The Grand Prix weekend in Monte Carlo could not have been more surprising and heartbreaking. Not the usual processional fare we’re used to seeing. From Jenson Button scoring McLaren-Honda’s first points of the season, to Mercedes miscue on Hamilton’s strategy. What led to all this drama? The crash of Max Verstappen caused Hamilton to question his tire strategy with his engineers and inevitably lost him the race. At least that’s what everyone besides the young driver has to say.
Toro Rosso driver Max Verstappen was having the time of his young life in Monaco. The inexperienced yet skillful 17 year old had never driven the winding streets of Monaco before. He managed to pull off 10th in qualifying to place him between the two Lotus drivers, Pastor Maldonado and Romain Grosjean. Max was having fantastic race. The Dutch driver climbed positions while keeping his composure. It’s the perfect formula for dancing in Monaco.
When lap 61 came around, Verstappen was right on Grosjean’s tail. The two had been locked in a battle for position for several laps. That battle ended just a few turns into the next lap. Verstappen attempted to make a move on Grosjean on the inside of turn one. It appeared as if Verstappen might succeed in his attack until he missed the usual braking point, only to collide with Romain’s left rear wheel. Max found himself in the wall, fortunately able to walk away from the incident.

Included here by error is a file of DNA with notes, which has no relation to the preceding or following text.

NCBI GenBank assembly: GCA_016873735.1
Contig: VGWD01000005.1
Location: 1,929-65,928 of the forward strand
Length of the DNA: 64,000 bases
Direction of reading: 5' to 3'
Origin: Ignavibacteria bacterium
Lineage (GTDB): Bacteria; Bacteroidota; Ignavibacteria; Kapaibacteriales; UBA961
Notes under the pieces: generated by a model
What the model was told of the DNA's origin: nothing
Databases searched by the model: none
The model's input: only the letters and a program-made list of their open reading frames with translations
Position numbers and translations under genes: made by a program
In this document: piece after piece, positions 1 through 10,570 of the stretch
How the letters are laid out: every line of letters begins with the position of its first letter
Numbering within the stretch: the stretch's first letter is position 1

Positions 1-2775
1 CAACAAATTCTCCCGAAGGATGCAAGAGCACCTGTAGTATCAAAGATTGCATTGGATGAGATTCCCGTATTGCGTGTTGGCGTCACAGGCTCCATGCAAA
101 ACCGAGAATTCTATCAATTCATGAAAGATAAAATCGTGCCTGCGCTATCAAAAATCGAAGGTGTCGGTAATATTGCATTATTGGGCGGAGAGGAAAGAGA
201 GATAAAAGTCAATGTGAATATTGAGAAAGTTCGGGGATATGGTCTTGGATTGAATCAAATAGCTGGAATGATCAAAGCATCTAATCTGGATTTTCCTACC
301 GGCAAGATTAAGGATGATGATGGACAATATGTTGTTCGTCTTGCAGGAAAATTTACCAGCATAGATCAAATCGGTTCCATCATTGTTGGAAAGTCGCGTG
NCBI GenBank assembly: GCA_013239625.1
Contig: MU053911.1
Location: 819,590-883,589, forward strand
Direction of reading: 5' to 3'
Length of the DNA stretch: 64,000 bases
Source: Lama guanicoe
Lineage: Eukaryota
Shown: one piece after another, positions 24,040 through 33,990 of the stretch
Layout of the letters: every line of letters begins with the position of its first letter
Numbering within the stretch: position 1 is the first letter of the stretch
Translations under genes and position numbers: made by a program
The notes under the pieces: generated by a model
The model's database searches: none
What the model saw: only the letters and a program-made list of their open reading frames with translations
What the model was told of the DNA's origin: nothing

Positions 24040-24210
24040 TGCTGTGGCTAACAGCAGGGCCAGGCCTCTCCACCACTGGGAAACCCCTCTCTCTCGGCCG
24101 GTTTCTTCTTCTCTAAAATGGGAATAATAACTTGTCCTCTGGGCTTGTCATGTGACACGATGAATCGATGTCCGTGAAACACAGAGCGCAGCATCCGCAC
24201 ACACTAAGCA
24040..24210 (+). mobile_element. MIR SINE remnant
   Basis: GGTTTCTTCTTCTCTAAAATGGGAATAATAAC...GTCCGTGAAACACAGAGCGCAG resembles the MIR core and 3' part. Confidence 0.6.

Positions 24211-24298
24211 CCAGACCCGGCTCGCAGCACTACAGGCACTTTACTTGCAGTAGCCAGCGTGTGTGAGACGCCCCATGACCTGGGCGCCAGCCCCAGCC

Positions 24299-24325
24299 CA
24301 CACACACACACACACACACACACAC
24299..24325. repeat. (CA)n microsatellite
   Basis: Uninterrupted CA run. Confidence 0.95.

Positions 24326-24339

Of course, this wouldn’t be the soap opera we call Formula 1 without drama. Max Verstappen his since claimed Romain had “brake tested” him. This means Romain braked earlier than usual, causing Max to back off and think twice about overtaking. “I was charging through the field before I got brake tested and had a hard crash into Turn 1!” It’s easy to call out the new guy for being irresponsible and even easier for Lotus to claim Romain did not brake test Max.
I agree with Lotus. Verstappen claimed he did nothing wrong. Even if you were to watch the wreck over and over again as I have, it seems as if Max over-estimated his ability to succeed or he was distracted. It’s easy to hold off braking for a split second if you think you might pull it off.
Although he’s still unrepentant, claiming he did nothing wrong, it’s too obvious for Verstappen to say it wasn’t his fault. The Lotus trackside operations director, Alan Permane, has looked over data that has proven Grosjean actually braked five meters later than he had on the previous lap. There was absolutely no way it was Romain’s fault. The FIA accepted the data. Max was deemed responsible for the incident. His accident led to Lewis Hamilton’s blunder while under the safety car.
The young Verstappen has been given a five place grid penalty for this weekend’s race in Montreal, Canada. He has also received two penalty points on his racing license. It will effect his ever growing performance with the Red Bull team. A driver that young will never fly under the radar. Max now has a taste of what it’s like to be a part of Formula 1 politics.
Welcome to the pinnacle of motorsport.